Johnstown water emergency extended again


JOHNSTOWN Johnstown Mayor Amy Praught on Thursday extended the limited state of emergency because of the city’s water system operations for a fifth month.

The emergency order, which was set to expire at the end of Friday, effectively keeps the city – rather than the Water Board – in control of the Water Department’s day-to-day operations. Praught issued the original declaration during the city’s Jan. 1 organizational meeting, when the city was facing the impending resignation of its senior water plant operator John Denmark, which would have left the city without a qualified water filtration operator. That could have resulted in a boil-water notice in the city. Denmark agreed to stay on the job following the declaration.

On Thursday, Praught said she doesn’t see a way out of the current situation. She said she and city engineer Christopher Vose have worked with the Water Board to approve contracts and continued to keep it informed on day-to-day operations, including projects she said they are trying to keep on track. Those include running new water lines along state Route 30A near Ace Hardware, switching city water meter readers back to Neptune Technology Group models from Master Meter models. However, the mayor said the Water Board will not pay for these projects or for any employees, which is costing the city $40,000 a month that is coming from water rent funds left over from last year.

Praught pointed out, as she has in the past, that Denmark will leave his position if day-to-day operations are turned back over to the Water Board, which would leave the city without a IA water plant operator, which is required by the state, and immediately result in a boil-water notice. She said that even though the Board would be in charge of operations, the city would get in trouble, as well as accept any related fines.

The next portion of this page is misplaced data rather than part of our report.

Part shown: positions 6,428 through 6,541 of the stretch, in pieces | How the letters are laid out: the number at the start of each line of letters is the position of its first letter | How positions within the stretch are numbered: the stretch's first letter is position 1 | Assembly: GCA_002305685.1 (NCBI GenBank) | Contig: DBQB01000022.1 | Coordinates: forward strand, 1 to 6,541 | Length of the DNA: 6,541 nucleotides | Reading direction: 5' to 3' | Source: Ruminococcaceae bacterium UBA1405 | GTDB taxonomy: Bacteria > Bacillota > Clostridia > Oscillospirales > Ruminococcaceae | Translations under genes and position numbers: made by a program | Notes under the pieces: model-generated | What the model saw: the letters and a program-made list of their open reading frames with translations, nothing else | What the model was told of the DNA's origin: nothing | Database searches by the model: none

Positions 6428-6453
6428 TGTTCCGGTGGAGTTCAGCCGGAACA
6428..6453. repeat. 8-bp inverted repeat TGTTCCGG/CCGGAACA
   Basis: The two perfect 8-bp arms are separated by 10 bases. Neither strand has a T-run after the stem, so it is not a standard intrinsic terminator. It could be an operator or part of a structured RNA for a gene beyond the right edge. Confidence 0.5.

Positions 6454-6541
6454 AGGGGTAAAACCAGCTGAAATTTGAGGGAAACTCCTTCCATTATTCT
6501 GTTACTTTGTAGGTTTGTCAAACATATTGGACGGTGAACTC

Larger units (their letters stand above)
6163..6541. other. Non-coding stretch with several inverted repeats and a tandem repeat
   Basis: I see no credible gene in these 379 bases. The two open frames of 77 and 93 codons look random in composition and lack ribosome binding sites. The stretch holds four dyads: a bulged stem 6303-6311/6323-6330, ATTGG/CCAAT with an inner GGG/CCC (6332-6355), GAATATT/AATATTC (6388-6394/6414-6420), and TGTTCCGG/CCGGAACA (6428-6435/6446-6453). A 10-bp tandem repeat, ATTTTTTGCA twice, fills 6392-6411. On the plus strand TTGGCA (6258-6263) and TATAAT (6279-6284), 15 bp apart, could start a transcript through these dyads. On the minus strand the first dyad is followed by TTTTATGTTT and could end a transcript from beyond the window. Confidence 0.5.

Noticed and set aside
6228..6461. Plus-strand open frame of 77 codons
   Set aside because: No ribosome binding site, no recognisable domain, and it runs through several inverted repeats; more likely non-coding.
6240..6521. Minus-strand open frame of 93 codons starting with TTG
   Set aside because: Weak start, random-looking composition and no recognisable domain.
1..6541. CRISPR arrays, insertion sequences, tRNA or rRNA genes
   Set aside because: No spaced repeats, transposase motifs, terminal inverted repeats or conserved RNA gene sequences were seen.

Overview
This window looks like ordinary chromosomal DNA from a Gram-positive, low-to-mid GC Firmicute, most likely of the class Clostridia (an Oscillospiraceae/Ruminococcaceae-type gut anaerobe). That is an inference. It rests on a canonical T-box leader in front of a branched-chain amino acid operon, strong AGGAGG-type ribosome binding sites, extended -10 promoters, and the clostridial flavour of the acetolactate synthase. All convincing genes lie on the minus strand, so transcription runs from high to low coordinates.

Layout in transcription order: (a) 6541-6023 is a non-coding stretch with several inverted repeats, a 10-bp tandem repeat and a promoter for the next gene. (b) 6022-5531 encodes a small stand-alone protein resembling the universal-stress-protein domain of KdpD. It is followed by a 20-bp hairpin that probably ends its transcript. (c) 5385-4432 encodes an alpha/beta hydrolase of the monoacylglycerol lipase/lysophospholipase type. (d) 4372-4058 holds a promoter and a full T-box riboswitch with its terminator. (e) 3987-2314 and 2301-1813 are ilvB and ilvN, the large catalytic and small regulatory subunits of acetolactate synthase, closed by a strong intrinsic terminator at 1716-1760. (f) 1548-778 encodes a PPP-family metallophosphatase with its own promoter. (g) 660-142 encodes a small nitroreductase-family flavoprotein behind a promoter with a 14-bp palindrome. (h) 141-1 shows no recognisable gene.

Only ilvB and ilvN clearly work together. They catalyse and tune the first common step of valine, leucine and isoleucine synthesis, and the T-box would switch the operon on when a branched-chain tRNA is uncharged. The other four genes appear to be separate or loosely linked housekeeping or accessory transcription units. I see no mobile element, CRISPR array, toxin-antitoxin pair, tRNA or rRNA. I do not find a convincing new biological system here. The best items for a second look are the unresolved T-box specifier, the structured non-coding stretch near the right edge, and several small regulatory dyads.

“I could turn it back over to the Water Board and if they don’t have a IA operator, I could potentially in four to five business days have to go to a boil-water in my city, which could ruin businesses,” the city leader said. “That is not something that I will even entertain.”

The mayor said she is not presently aware of the status of the lawsuit between the board and the city because she tries to limit communications with their attorneys to avoid creating city expenses through attorney fees. She said she wants to move forward and a ballot referendum in November to bring the water department back officially under city control might be the only way. That would require a resolution approved by the board and then submitting the referendum to the board of elections by June to get it on the ballot.

“At this point, this is our problem,” Praught said. “We are not getting anywhere with the water board. They are a board that meets once a month, they are not a board that does its daily due diligence. They want to hire a superintendent, they haven’t, they want to, but that superintendent does not have to be a licensed operator. They just have to have water experience, which does not cover what the state requires you to cover. And what is happening is the state is saying, ‘The city of Johnstown, you’re responsible for this infrastructure, you own it, you’re responsible for the equipment, you’re responsible for the systems.’”

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By Andrew Pugliese

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